[D-G] desire - conatus - lacan - spinoza - deleuze
fildh at gmx.net
Mon May 7 16:32:22 PDT 2007
first of all thank you for your reply.
1)i do think that la chose is connected with obsessive choice, i have
never hear it as a synonym,
but the obsessive character of la chose is present. I will find out how
exactly la chose connects with
obsession. i know that lacan writes about it in his 7th seminar.
yes your reply is correct, that is exactly my question.
2)thanx so much for the hint. I will read chapter two.
i have seen it: it is in in the first subchapter: a devalutaion of
this is close to something else : it was on descartes that spinoza react.
for descartes the affects of the body disturb the soul. So descartes
wanted to purify ideas
from bodily affects. he was searching for ways that the soul can get
power over the body.
But within spinoza there is no causal interaction between the body and
spirit. so this
is completely not the case for spinoza. (just adressing it for whom it
spinoza's parrallism : spirit and body as expression of the one substance.
3)it is fantastic that experiments back up the theory of spinoza.
like a math professor me ones told: experiments and examples
are the things that are important in explaining something.
friendly greetings filip
.+oot8am wakeup schreef:
> What I understand to be going on is that you are looking for some
> parallelism between lacan's version "obsessive choice" that cancel
> each other (is it that one?) and something within what deleuze has
> captured from spinoza. Much of it seems to point towards that vista
> of spinoza's "tripple illusion" (Ethics) that tries to describe a
> scenario of how consciousness could arise from unconsciousness. that's
> the vista hwenk drove through.
> ch.2 of "...practical philosophy" gets into this question.
> essentially, what is "unknown" to thought, yet what also "drives"
> thought, is an activity of potential, since consciousness can not be
> assured, yet "being driven" surely can. he describes a world where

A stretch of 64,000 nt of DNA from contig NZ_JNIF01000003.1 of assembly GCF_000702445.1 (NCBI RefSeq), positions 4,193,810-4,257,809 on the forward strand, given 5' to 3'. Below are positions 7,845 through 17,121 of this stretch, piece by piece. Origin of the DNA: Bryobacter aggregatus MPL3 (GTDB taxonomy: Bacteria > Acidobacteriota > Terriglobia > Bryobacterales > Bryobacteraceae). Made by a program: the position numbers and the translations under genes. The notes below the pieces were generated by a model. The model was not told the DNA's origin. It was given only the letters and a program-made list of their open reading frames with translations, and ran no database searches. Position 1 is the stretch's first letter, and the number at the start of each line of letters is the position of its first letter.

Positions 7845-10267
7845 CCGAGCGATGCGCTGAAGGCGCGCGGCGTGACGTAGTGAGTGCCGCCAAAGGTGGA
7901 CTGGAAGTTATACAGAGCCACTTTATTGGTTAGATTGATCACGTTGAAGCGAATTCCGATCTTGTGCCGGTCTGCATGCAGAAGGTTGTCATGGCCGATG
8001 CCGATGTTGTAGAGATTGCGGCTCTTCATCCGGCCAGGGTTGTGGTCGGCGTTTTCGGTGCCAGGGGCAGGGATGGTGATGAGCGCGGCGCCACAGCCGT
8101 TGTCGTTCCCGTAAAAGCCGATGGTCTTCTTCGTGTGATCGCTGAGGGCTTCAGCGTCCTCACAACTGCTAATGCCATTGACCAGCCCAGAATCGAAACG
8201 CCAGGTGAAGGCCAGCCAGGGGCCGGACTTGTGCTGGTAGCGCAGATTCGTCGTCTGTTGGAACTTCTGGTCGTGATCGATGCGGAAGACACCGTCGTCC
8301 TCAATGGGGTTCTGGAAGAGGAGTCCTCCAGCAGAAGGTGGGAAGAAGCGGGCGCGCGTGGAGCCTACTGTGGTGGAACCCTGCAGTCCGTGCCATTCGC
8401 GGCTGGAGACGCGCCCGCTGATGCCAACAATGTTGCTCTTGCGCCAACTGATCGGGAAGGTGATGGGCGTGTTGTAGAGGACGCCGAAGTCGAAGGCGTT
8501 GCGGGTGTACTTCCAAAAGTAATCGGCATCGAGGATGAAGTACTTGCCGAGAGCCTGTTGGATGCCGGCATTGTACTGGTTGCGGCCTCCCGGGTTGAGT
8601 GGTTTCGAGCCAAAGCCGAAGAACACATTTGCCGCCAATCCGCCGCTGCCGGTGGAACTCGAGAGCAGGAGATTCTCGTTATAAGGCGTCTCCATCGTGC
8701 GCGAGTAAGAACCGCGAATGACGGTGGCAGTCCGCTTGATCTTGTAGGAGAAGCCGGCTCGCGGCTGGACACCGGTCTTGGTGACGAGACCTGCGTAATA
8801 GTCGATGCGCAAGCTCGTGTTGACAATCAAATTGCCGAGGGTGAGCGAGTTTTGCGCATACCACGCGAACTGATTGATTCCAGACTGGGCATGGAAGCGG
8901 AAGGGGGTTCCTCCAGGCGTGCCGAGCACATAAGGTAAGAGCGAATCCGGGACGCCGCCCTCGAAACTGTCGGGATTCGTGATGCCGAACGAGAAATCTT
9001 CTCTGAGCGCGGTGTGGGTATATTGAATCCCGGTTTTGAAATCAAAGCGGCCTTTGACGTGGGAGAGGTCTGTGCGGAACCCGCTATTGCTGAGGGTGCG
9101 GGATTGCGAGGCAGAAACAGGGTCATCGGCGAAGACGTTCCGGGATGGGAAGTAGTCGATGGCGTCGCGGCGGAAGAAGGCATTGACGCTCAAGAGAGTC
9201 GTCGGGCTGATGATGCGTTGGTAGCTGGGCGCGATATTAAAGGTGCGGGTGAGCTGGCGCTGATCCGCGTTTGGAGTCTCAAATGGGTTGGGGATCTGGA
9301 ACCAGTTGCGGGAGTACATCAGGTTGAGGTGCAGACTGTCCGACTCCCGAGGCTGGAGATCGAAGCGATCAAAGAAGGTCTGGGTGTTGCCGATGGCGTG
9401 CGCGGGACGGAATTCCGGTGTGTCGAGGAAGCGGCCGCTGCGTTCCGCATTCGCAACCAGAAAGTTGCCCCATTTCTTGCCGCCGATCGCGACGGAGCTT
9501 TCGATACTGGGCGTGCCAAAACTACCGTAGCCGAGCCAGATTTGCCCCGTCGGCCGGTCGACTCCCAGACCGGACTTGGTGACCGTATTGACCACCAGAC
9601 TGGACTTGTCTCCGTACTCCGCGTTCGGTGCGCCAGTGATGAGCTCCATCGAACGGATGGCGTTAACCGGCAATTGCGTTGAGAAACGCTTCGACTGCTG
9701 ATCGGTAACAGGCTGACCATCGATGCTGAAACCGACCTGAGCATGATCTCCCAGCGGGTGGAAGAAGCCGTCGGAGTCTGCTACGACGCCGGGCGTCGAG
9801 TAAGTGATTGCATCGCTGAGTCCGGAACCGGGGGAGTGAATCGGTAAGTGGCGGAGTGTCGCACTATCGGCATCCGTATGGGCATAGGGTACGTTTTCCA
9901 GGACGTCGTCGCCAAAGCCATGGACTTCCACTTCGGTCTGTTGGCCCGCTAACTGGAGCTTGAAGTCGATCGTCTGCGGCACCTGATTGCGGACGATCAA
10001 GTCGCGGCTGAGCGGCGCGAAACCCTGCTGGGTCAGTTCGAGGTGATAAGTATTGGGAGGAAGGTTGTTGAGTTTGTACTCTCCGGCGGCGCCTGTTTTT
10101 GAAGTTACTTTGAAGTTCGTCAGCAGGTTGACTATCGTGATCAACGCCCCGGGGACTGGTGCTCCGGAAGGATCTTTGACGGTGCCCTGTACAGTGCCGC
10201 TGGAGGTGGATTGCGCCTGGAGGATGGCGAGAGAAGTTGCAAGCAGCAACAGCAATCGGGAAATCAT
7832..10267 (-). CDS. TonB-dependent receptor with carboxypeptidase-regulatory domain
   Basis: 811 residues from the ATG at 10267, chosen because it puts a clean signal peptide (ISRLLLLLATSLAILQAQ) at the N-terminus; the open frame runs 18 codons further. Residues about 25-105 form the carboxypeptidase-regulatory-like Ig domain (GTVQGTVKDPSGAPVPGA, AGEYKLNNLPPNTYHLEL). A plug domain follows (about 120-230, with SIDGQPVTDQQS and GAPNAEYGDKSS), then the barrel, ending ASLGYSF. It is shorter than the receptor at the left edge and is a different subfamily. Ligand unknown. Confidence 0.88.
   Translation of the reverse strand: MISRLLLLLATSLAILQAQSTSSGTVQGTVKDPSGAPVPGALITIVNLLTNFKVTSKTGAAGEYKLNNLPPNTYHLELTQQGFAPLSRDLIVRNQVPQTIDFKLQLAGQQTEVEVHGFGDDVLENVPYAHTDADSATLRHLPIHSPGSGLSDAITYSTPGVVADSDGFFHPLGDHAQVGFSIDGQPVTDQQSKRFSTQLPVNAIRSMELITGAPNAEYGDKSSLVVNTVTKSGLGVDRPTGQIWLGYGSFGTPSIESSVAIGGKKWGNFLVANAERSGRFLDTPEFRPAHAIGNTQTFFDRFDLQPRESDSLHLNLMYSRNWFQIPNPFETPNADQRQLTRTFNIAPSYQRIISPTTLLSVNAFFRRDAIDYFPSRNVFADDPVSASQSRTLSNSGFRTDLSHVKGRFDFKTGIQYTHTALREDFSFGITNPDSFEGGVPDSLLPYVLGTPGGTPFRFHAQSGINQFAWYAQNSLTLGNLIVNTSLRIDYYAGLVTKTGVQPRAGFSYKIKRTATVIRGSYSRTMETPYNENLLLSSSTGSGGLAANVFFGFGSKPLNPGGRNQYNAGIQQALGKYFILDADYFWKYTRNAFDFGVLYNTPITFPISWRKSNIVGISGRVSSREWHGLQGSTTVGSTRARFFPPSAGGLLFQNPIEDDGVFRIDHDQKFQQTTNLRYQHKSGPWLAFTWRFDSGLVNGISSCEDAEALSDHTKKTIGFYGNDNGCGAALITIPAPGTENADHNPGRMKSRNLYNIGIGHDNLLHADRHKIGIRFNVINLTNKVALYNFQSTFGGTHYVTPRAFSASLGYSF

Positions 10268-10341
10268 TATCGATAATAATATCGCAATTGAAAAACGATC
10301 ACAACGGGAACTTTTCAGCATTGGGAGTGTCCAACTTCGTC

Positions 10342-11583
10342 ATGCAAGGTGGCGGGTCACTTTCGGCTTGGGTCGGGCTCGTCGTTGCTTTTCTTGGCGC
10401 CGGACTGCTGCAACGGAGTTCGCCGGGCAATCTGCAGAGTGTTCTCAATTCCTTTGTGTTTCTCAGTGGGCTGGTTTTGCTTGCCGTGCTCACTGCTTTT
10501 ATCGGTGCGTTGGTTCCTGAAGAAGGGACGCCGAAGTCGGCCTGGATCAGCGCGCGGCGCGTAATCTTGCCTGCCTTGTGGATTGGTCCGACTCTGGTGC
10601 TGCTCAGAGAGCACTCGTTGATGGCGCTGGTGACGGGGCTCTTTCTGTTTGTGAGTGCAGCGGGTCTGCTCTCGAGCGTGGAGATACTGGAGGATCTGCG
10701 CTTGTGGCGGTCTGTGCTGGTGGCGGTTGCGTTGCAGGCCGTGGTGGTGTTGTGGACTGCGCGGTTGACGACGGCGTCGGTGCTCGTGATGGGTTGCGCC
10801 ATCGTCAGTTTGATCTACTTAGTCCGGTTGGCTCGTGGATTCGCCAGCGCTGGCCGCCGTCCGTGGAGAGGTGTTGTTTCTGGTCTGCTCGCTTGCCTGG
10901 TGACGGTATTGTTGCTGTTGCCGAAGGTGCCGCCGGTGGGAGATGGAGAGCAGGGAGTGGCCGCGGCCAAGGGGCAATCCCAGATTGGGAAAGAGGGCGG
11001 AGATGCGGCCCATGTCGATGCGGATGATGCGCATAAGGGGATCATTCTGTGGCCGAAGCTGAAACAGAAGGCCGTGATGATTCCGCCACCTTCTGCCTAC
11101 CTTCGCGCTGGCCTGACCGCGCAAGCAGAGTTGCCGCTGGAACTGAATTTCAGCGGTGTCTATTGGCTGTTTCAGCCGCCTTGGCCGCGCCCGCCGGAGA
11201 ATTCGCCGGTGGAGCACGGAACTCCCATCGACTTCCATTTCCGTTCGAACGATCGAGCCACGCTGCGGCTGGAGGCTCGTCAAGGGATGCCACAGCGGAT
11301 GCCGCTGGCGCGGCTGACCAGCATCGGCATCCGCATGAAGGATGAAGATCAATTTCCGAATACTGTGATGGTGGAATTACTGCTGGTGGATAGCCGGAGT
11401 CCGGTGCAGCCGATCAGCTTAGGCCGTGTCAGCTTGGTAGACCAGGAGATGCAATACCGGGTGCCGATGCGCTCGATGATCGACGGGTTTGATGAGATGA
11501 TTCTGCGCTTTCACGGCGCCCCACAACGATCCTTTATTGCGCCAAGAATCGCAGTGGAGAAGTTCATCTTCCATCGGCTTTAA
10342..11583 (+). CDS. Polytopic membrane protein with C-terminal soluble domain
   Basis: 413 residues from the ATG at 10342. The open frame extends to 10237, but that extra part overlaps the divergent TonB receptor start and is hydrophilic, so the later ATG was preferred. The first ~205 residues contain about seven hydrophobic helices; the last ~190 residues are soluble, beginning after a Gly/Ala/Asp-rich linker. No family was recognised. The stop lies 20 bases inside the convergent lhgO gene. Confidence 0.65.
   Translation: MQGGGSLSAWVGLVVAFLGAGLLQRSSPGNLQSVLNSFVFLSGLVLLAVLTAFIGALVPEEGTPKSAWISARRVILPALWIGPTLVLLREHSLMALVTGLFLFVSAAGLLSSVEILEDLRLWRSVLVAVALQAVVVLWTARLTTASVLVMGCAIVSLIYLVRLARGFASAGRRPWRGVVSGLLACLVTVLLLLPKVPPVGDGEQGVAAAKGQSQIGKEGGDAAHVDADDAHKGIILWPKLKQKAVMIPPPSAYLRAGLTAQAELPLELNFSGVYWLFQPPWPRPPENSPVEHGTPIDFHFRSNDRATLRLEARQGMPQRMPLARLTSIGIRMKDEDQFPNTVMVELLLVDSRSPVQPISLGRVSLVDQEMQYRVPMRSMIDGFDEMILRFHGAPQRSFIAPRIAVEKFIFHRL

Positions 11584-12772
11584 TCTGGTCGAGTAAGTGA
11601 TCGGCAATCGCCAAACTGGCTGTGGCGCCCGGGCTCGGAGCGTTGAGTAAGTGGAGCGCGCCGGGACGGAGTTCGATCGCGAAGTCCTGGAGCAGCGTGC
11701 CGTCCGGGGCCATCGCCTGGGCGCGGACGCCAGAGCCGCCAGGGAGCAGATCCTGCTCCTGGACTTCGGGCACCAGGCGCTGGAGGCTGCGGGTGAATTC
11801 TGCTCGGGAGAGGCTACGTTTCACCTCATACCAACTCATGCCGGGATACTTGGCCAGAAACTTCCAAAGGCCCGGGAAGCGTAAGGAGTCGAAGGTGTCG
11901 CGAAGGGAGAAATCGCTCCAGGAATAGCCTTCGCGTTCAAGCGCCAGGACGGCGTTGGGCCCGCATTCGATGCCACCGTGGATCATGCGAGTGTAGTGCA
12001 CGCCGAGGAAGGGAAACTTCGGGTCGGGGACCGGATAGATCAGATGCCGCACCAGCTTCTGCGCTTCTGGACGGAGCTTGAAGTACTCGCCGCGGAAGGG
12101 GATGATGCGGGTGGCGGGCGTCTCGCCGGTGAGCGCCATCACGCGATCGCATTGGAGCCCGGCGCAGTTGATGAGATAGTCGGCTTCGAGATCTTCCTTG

> bodies are constantly entering into "new composition" with each other,
> causing us sadness/joy as they do. As the "triple illusion" clarifies,
> the experience of sadness/joy is an indication that one has become
> emotionally aware of "becoming." but this is not influencing "conatus"
> yet, it certainly has that potential once the triple illusion is
> enacted. after finding some parallelism that is consciousness arises
> >from 1) inventing a finality which comes out of mistaking effects for
> causes, 2) assuming freedom which comes out of pretending to have
> power over those bodies, and 3) invoking a transcendental assumption,
> ie god.
> if you subscribe to neurological descriptions for "reason giving"
> (there are lots of experiements to look at, notably current ones that
> focus on economic choices) you will see a parallel here that shows
> higher brain functions following behind the lower. "reasons given"
> occur after the fact and are often even unrelated to "action taken".
> The vista shows that what is expressed as consciousness is not the
> actual driver, and when it is given as a "reason for" being driven,
> such explanations are self-illusions, and it gets interesting once
> these illusions are harnessed to drive further bodies of becoming.
> I see here language suffering, that language which connects internal
> emotional roles and external social bodiy extentions. It is full of
> falseness and confusion and gives rise to the rhetoric of reason.
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